Enabling Digitalization Index 2018: Measuring digitagility

Euler Hermes presents its Enabling Digitalization Index (EDI) 2018, which illustrates each country’s ability to provide the necessary environment for business to succeed in an increasingly digitalized global economy.

The United States takes the lead by far with a score of 87 out of 100. The country benefits from a large market, a strong knowledge ecosystem and a favorable business environment, three major areas when looking at conditions necessary for digital transformation. 

“The surprise comes for Germany, ranking second best with a global score of 75.3 and leading the way in Europe. While outcomes of digitalization are less visible there than in the U.S. (less strong global market players), Germany, as well as the Netherlands, both exhibit robust fundamentals with especially solid logistics infrastructure, connectivity and knowledge ecosystem,” said Georges Dib, an economist with Euler Hermes and co-author of the report.

Western Europe stands out when it comes to providing the right environment for businesses to thrive in the digitalization era, with 16 countries ranked in the top 30. Four countries even made it to the top 5: Germany, the Netherlands, Switzerland and the United Kingdom. The region seems to have benefited from the European Union construction: aligned business practices, improved logistic infrastructure and a stronger knowledge ecosystem.

Euler Hermes’ report also puts forward interesting patterns within the region with Nordic countries enjoying a strong knowledge environment, small trade and financial hubs benefiting from logistics infrastructures and business environment, versus the largest European countries enjoying a significant market size.

The Asia Pacific region also comes out as a region supporting digitalization: Out of the 30 top markets, 8 are from Asia-Pacific: Japan (7th), Singapore (8th), Hong Kong (9th), South Korea (10th) and China (17th) lead the pack, followed by Australia, New Zealand and Malaysia.

“Strong improvements in Thailand, India and Indonesia are to be noticed since last year: These are our three rising stars in the region. As a demographic giant, China largely benefits from its market size but ranks poorly when it comes to connectivity quality,” added Mahamoud Islam, Senior Economist for Asia-Pacific at Euler Hermes and lead author of the report.

In Latin America, weak connectivity, logistics infrastructure and innovation scores are the main shortcomings. The first two Latin American countries in the ranking are Chile (43rd) and Mexico (52nd) stand out, thanks to their relatively favorable business environment (and large market size for Mexico).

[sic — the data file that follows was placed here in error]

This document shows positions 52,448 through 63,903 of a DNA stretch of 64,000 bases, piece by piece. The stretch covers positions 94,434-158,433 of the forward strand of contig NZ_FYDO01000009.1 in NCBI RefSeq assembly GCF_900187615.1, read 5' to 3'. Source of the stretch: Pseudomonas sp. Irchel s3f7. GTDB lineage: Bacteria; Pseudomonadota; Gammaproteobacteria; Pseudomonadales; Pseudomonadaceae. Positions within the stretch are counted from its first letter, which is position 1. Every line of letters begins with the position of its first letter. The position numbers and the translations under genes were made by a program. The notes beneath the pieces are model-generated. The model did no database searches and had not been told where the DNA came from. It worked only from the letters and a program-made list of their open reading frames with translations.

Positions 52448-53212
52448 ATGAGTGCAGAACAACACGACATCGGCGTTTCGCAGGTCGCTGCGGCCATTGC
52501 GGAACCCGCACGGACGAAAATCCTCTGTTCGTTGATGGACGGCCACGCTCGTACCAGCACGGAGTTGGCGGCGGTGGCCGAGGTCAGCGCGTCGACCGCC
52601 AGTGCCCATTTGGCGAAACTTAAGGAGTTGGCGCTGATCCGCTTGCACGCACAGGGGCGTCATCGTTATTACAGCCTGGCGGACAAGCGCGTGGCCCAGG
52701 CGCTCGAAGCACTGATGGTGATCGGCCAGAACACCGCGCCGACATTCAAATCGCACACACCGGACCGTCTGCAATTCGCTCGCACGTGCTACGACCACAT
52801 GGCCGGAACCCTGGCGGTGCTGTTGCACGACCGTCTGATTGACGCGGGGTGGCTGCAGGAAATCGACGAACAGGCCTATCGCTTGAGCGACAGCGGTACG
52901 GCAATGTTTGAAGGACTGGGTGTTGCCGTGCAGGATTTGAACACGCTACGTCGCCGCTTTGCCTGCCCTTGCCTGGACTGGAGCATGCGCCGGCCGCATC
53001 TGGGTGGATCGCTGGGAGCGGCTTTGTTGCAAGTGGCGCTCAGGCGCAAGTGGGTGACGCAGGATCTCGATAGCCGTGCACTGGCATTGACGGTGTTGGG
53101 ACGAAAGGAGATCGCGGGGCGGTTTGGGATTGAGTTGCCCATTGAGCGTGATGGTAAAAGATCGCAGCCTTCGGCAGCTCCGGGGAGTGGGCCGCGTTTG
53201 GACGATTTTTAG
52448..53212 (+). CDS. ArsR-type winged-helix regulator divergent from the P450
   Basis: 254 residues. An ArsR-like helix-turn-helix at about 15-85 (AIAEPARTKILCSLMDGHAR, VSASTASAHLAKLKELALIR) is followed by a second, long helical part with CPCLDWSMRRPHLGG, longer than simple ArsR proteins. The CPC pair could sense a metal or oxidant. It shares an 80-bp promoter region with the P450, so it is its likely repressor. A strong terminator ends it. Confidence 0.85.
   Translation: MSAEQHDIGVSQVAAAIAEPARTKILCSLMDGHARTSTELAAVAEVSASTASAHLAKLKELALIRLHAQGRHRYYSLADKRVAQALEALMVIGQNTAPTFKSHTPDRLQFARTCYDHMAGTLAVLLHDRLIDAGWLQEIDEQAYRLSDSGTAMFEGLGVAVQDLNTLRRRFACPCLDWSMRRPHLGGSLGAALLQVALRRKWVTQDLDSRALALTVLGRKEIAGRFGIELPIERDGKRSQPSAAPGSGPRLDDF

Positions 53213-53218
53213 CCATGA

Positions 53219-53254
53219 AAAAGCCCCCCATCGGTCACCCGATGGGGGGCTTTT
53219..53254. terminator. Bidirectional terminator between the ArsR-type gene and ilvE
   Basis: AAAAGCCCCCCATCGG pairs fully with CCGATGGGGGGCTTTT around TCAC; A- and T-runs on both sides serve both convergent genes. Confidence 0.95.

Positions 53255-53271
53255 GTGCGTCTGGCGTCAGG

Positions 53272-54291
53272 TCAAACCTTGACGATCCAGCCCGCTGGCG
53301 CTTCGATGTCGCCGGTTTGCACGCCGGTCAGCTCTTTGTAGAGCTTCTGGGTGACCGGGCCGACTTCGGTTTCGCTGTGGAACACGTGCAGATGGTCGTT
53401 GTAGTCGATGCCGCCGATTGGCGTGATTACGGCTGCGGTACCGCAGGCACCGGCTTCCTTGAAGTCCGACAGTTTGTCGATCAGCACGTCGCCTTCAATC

In the Middle East, the United Arab Emirates (UAE) is the best performer (24th), with an impressive infrastructure score due to its position as a trade hub, while, by contrast, Saudi Arabia ranks 50th and Egypt 80th.

In Africa, South Africa (46th) leads the pack. The second African country of the ranking is Kenya (70th), which owes its score to its infrastructure performance. Nigeria ranks 100th out of 115 countries, despite a substantial market size score.

“Developing digital regulation, building human capital, using pivot sectors and territories, banking on smart logistics, and reducing digital inequalities are five successful strategies to top EDI ranking,” said Ludovic Subran, Chief Economist at Euler Hermes.

The EDI measured the conditions for companies to transform and thrive digitally. The score is made of 5 components and 10 indicators:

Regulation: we use the Distance To Frontier indicator from the World Bank Doing Business. The indicator is a proxy of regulation aspects which matter for digitagility (ease of getting credit, minority investor’s protection).

Knowledge: we use the Higher education and training score (secondary and tertiary enrollment rates, quality of the education system and the extent of employees training) and the Innovation score (R&D by corporates, collaboration between Universities and the private sector, Intellectual property laws) developed by the World Economic Forum.

Connectivity: we use four indicators: internet user’s ratio (the number of people using internet in percentage of population), mobile phone and fixed phones lines subscriptions per 100 people, and the number of secure servers per 100 people.

Infrastructure: we use the Logistic Performance Index (World Bank Doing Business) as a proxy of soft and hard logistic infrastructure.

Size: We use the number internet users, and their income (captured by nominal GDP).

Euler Hermes ranks 115 markets around the world based on their overall index. The index is obtained by averaging the five sub component score. Each score is a simple average of the normalized raw indicator (rescaled to a 0-100 points range).

Find out more about the Euler Hermes Enabling Digitalization Index on Euler Hermes’ website.

Euler Hermes is the global leader in trade credit insurance and a recognized specialist in the areas of bonding, guarantees and collections. With more than 100 years of experience, the company offers business-to-business (B2B) clients financial services to support cash and trade receivables management. Its proprietary intelligence network tracks and analyzes daily changes in corporate solvency among small, medium and multinational companies active in markets representing 92 percent of global GDP. Headquartered in Paris, the company is present in 52 countries with 6,050 employees. Euler Hermes is a subsidiary of Allianz, listed on Euronext Paris (ELE.PA) and rated AA by Standard & Poor’s. The company posted a consolidated turnover of 2.6 billion euros in 2017 and insured global business transactions for 894 billion euros in exposure at the end of 2017.


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Jean-Baptiste Mounier
Euler Hermes Group
Phone: +33 184 11 5114

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